The gardens to the rear of the house are southwest facing, with hard landscaping forming a series of three terraces leading to the very top of the plot at Penwerris Terrace, where there is private parking space for up to eight cars and separate access to the gardens. There is an additional service entrance to the gardens from the front of the house, along the side lightwell.

Immediately from the rear porch lies the charming ancillary cottage, attached to the rear of the house with its own separate entrance and recently wholly overhauled, with one bedroom and an open plan living room and kitchen. The courtyard terrace here has limestone flags underfoot and an incredible array of planting in the raised beds, with mature palms and lilies. Wisteria and clematis climb some 30 feet up a towering boundary wall; the scent is lovely in summer. Stone steps descend to the rear lightwell, which wraps around the lower ground floor and offers further access to this floor, bound by original decorative Georgian railings.

Granite steps ascend to the second tier of the garden, also featuring the same railings but with a cannonball found in the harbour acting as the base for the main baluster. Here Millboard decking, a hardy composite material cast to mimic grained oak, is used for flooring and as casing for flower beds and the terrace. The garden is entirely bound by old redbrick walls, tile-capped with beautiful miniature slate tiles in a charming vernacular manner. An apple blossom tree is positioned centrally, while succulents and tropical plants, including an excellent selection of ferns, banana plants, calla lilies and camellias, respond well to Cornwall’s favourable mild climate.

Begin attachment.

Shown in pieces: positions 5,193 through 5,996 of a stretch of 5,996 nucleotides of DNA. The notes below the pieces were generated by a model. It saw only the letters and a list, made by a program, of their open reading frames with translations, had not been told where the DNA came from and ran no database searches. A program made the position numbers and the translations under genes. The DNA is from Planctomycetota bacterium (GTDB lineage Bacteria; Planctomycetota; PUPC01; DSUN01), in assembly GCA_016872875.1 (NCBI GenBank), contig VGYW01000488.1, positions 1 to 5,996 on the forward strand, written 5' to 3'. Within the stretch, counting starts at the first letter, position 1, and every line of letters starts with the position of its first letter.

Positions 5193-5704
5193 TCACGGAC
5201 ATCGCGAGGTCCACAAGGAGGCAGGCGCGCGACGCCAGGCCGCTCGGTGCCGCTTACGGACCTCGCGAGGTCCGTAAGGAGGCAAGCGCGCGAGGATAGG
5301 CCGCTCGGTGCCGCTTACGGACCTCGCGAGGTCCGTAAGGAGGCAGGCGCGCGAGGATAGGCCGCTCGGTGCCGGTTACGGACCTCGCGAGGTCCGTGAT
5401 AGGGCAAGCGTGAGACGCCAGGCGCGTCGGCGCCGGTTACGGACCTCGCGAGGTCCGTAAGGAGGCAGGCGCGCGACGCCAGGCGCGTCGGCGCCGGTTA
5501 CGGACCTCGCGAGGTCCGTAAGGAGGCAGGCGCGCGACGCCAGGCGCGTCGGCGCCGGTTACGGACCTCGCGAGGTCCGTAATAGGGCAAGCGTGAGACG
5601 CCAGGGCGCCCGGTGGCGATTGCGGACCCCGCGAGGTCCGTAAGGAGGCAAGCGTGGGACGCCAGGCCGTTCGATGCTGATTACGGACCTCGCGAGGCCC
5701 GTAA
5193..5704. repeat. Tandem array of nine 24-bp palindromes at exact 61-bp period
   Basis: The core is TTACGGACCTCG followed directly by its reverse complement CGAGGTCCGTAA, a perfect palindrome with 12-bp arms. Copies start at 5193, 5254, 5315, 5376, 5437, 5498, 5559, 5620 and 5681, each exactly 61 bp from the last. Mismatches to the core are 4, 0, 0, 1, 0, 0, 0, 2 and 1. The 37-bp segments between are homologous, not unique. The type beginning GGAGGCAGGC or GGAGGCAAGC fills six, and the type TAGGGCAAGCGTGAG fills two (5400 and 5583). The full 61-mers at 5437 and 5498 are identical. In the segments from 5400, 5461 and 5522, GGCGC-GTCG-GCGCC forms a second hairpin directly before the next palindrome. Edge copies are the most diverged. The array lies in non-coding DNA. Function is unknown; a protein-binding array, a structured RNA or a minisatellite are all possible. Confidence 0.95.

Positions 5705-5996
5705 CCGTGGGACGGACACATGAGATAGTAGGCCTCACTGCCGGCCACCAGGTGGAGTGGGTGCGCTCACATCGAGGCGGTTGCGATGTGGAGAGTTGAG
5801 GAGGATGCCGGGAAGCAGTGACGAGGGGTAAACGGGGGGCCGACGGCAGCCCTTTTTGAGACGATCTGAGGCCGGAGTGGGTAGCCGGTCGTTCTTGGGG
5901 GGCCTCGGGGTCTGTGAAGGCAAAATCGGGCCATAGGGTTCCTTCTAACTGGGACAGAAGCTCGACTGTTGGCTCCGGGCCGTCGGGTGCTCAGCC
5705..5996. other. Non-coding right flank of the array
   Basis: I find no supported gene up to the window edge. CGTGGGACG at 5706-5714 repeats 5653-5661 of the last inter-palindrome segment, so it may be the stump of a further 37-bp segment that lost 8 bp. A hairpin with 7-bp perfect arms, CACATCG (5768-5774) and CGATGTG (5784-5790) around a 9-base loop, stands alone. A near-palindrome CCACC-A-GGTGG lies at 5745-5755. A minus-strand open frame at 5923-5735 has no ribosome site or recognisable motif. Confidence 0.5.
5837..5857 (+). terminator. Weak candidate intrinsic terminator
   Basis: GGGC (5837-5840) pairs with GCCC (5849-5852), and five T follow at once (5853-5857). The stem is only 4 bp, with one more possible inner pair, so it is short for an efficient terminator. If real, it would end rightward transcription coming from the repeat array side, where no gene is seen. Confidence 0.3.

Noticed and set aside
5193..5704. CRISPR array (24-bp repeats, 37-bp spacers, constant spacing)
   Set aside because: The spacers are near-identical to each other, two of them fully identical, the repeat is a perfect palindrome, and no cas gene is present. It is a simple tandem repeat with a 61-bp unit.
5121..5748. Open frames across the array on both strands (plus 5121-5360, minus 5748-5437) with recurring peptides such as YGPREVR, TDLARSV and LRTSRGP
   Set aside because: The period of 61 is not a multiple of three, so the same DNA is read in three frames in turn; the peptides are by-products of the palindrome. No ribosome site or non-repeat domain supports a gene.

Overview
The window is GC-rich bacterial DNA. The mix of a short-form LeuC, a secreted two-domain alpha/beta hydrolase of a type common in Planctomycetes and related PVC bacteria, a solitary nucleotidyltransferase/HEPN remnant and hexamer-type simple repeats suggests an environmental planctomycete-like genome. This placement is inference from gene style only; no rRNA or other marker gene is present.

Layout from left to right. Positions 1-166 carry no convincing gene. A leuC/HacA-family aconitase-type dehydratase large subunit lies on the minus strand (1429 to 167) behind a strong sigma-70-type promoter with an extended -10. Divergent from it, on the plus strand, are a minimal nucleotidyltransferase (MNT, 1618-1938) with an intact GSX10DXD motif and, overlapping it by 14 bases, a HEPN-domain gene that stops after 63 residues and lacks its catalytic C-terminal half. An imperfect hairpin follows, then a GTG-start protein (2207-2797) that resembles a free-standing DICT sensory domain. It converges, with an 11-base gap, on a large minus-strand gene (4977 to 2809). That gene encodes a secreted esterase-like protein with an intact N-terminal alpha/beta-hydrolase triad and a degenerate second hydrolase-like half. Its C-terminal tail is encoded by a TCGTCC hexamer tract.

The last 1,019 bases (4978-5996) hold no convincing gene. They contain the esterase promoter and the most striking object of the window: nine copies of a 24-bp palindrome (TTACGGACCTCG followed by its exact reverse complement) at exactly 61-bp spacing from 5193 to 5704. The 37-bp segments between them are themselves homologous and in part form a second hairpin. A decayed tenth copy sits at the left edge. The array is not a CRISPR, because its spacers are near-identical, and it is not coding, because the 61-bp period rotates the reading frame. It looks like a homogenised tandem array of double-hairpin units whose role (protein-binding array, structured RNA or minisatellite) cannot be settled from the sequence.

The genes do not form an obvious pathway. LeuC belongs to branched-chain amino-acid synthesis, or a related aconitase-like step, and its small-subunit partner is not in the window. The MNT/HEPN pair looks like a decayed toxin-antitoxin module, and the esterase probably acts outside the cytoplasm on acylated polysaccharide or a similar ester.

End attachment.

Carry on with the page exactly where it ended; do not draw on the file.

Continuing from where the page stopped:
A path winds through the garden leading to a gate and the second tier to what is currently a kitchen garden, also fully walled and with a charming Edwardian greenhouse. The views across the harbour are exceptional from this position, and the area could be further developed as an additional seating terrace if required. The gardens culminate behind a further wooden gate with the private rear driveway and direct access from Penwerris Terrace. Many of the neighbouring driveways along the terrace have been developed to create independent homes, with this being one of the few remaining undeveloped plots. Subject to local planning consents, this plot could make an excellent second and fully independent home from the main house, and three-phase power has already been installed here, with immediate capacity for an EV charger if required.

Out and About

Cornwall’s south coast, facing the English Channel, is the fairer counterpart to its rugged, Atlantic-bashed northern side. This is the Cornwall of sheltered fishing villages, fields that gently slope into tidal creeks and verdant gardens filled with exotic plants that take to the warm summers. The St Mawes pedestrian ferry links Falmouth to St Mawes and the Roseland Peninsula with the Fal River & Estuary easily reached; the ferry runs three times an hour all year around and takes in both Pendennis and St Mawes Castle, as well as beautiful views of the coast. Seals are often seen on Black Rock from the ferry. This area of Cornwall also has some of the UK’s best sub-tropical gardens, including the National Trust Trelissick Gardens, Trebah and Durgan, located close to the Helford River. The opportunity for picturesque coastal walks is boundless.

Falmouth is built around the world’s third-largest natural harbour. In the summer, the town is a haven for sailors, with club racing finishing three times a week on the water within sight of the house. The port regularly hosts high-profile yachting and water sports events, including the Tall Ships and former America’s Cup J-Class yachts. Falmouth Yacht Marina is a 10-minute walk upriver and just 100 yards from the Royal Cornwall Yacht Club and Greenbank Quay.